I want to buy a house. I know the property and the seller has an agent. Do I need my own agent or can I negotiate a lower fee if I act as my own agent?
If you have to ask this question, you probably don’t have the necessary knowledge to properly represent yourself. The seller pays the real estate commission, not the buyer, and real estate commissions are already set in the listing contract. It doesn’t cost you anything extra to have your own agent represent you because the seller is already paying for it. If you don’t have your own agent, the seller’s agent will often represent both you and the seller as a “dual agent” or just represent the seller. This means the agent either has divided loyalties or is working for the seller, not you. In this situation, since there is only one agent to be paid, sometimes you can get a reduction in price by getting the agent to accept a lower commission from the seller. However, you have to realize that you are interfering in what is essentially an agreement between the agent and the seller — and something that has already been negotiated and agreed upon. The seller can net the same gain on a lower price if they have to pay less commission. At the same time, the agent is not going to be willing to cut the commission totally in half because – since you don’t have an agent – they are going to be doing some of the work that your agent would normally be doing (whether you realize it or not). And you’d better know what you’re doing – because the listing agent isn’t going to be on your side. If your offer causes them to reduce their commission from what the seller has already agreed to — that agent isn’t going to be real happy with you.
What is a buyers agent, what does this specifically do for a buyer and who usually pays this
On most transactions, there is usually a listing agent and a selling agent. The selling agent is sometimes referred to in media as the buyer’s agent, because he works on the buyer’s behalf and it easier than explaining each time that the “selling agent” is not the listing agent and is actually the buyer’s agent. However… There are some agents that market themselves as “buyer’s agents,” “exclusive buyer’s agents,” buyer’s representatives,” and so on. Mostly it is just marketing. At the same time, part of it is because they want to accentuate the reasons a buyer should not go directly to the listing agent when they purchase real estate. This has to do with agency. See, if a buyer goes directly to the listing agent, they are dealing with an agent that has conflicting responsibilities. Their job is to get a good price for the seller and they may not zealously represent the interests of the buyer. Those who market themselves as “Buyer’s Agents” indicate they are only working for the buyer in a real estate transaction. The commission is still paid by the seller, no matter what they say in their marketing (with extremely rare exceptions). They either get paid directly by the seller or set up the transaction so that the seller provides a “credit” to the buyer for how much the real estate commission is — then the buyer pays the commission. Like a Realtor I once knew said, “No matter how it is set up, the buyer still walks away with the house and the seller still walks away with 94% of the purchase price.”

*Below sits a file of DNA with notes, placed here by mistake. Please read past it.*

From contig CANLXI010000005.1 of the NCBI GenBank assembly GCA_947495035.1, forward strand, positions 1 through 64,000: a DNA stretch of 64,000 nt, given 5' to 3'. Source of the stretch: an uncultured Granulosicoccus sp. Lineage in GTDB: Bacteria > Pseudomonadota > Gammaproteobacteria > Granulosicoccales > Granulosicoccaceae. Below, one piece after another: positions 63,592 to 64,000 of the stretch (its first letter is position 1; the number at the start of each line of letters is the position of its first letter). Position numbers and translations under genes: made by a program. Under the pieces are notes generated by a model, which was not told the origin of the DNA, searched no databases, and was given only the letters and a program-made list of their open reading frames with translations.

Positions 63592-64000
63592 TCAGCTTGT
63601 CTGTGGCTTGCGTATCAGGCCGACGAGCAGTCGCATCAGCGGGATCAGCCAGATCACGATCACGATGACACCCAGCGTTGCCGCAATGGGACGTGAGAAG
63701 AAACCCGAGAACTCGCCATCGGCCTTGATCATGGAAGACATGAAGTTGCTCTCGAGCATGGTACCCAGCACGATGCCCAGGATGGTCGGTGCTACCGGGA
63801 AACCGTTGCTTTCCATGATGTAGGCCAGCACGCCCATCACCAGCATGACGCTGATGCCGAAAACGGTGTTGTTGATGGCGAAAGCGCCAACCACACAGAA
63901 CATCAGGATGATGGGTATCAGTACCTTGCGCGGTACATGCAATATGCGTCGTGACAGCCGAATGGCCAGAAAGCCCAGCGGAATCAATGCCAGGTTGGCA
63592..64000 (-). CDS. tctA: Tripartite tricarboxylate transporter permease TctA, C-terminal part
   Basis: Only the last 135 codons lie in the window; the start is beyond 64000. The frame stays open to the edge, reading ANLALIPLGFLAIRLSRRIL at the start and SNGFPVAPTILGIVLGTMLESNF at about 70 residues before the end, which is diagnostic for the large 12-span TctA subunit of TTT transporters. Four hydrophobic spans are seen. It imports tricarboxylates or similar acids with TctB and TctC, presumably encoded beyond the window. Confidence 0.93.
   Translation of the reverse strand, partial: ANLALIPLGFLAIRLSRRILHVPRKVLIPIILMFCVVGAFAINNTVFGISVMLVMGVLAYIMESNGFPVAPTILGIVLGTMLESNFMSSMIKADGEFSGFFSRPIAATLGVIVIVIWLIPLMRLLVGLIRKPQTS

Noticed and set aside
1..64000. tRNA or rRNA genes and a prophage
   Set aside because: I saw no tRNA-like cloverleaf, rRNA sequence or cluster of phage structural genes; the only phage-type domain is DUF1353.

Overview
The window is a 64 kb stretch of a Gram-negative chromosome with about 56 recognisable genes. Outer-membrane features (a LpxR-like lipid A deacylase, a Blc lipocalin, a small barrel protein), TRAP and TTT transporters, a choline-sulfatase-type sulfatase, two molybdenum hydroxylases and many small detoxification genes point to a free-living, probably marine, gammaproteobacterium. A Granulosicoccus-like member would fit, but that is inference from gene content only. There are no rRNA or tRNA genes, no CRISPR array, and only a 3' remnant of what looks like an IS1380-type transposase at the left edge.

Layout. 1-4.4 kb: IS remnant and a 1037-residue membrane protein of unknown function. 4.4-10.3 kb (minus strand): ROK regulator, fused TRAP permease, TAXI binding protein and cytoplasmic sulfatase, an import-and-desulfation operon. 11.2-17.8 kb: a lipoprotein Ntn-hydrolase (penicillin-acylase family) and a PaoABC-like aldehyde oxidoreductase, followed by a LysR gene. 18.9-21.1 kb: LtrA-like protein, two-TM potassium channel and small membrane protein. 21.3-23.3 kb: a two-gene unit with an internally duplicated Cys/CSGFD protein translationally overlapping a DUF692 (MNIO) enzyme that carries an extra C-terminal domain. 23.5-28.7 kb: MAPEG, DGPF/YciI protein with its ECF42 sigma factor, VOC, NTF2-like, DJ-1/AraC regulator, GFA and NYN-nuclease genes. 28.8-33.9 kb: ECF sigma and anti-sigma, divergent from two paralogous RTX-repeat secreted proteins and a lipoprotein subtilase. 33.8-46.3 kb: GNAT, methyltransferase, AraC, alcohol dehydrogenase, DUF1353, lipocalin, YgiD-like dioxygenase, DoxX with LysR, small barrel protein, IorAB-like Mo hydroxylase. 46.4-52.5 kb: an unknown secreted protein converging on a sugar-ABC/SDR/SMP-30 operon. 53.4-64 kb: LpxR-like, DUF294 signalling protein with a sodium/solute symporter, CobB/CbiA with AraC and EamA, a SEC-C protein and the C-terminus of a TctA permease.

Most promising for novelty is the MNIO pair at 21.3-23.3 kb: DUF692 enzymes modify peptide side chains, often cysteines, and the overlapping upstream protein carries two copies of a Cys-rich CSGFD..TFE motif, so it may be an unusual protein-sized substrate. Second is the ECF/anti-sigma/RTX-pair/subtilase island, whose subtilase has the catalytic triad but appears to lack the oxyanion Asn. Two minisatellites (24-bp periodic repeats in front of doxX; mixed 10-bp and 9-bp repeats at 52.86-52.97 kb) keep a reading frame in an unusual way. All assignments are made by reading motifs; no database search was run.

I looked at a property yesterday with a realtor who quite obviously has no clue what he is doing. I really want to purchase that house, but don’t want the hassle of working with an agent who doesn’t know his business. Can I switch agents and still buy that house?
If you want to purchase that property, the only ethical thing is to purchase it through that Realtor. Otherwise, you could set up potential conflicts between your previous agent and whatever new agent you may choose. You see, if your previous agent finds out you purchased the home with a new agent, he may want to claim all or a portion of you new agent’s commission. This could develop into a “battle royale” involving real estate agents, offices, managers, brokers, and attorneys. You may be able to resolve the issue by letting your current agent know you have misgivings about their expertise and ask if a more experienced Realtor from his office can be aboard as your advisor, too. That is the only ethical way I can think of to handle your situation. It isn’t “your” ethics I mean, but the ethics of the two agents. One agent isn’t supposed to make an offer on a property you have already previewed with another agent. It happens, but it isn’t ethical without some sort of disclosure and agreement between the parties.
I want to buy a home and approached two different real estate agents. One was very informative, handed us brochures, especially on the real estate law and the responsibility of the agent. The other was very informal, made a lot of gestures, and presented nothing in writing.
Agents are all different in their style and how they deal with people. Some are formal and some are informal. That doesn’t necessarily have anything to do with their knowledge and ability. Go with who you like and who you trust.